This modern day noir-style novel packs a good punch of traditional Hard-case style triumph. Gloria is eager to follow in her protege's footsteps in the world of crime (money collection, gambling) and make a name for herself as she climbs up this bizarre ladder.
I didn't care as much for the first half as it was a bit dull. Gloria isn't a sympathetic character and it was written in the typical noir style and a bit distant without much emotion. The writing style worked well for this type of book and that didn't pause reading; it was a build-up of the protege-student experience. The second half took off with a healthier speed, climax and suspense was tightly orchestrated to keep you caring once this happened, and the ending was a - if not expected - satisfying, bitter finale.
It was hard to hold as much emotional investment as I'd have liked since Gloria just wasn't that likeable much of the time. Her "teacher" wasn't either but at least she was an interesting person to read about. Her motivations were explained primarily through dialogue and she possessed an enviable sense of style. There are numerous protagonists and villains working against the girls in this book, although of course in this style of work they are really their own worst enemies.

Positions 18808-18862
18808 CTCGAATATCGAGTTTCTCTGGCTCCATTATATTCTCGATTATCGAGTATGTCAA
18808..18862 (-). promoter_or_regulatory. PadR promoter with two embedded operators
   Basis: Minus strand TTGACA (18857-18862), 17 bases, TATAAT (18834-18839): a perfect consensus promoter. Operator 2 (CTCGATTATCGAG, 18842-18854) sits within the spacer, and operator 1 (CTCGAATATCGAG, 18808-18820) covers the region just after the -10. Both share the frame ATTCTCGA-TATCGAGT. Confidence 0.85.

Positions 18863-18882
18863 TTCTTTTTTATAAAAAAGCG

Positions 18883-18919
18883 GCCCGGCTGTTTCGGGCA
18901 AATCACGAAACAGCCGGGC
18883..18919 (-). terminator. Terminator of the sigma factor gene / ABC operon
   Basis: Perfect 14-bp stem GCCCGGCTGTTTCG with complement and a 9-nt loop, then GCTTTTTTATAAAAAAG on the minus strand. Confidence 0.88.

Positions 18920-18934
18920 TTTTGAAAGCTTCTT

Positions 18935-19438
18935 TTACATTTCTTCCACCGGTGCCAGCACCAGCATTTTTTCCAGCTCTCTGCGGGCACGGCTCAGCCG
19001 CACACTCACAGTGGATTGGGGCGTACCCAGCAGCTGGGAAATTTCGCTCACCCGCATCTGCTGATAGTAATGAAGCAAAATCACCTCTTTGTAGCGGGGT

Violence is seriously high for this kind of story, a brutal and gritty world portrayed realistically. Sex isn't so detailed that's it's literary porn, but it's established and present, dirty, and lust-filled. Queenpin is a completely feminized crime noir work that showcases strong, if not "good", women who are making themselves strong and survivable, taking what they can and going as far as possible with it.
The big secrets of this and almost every book/movie of it's type is not to be led down the road to damnation and ruin by others. Depend on yourself and your own strengths and values. A bad turn takes place as Gloria falls into the trap so many do - following the wrong man and wrapping her head around the wrong things.
An odd story, and it's worth reading for that point alone. It's a bizarre psychological twist into the minds of an unusual person in a classic age. Worth reading, it just didn't blow me away.
“You have to decide who you are, little girl, she told me once. Once you know that, everyone else will too.”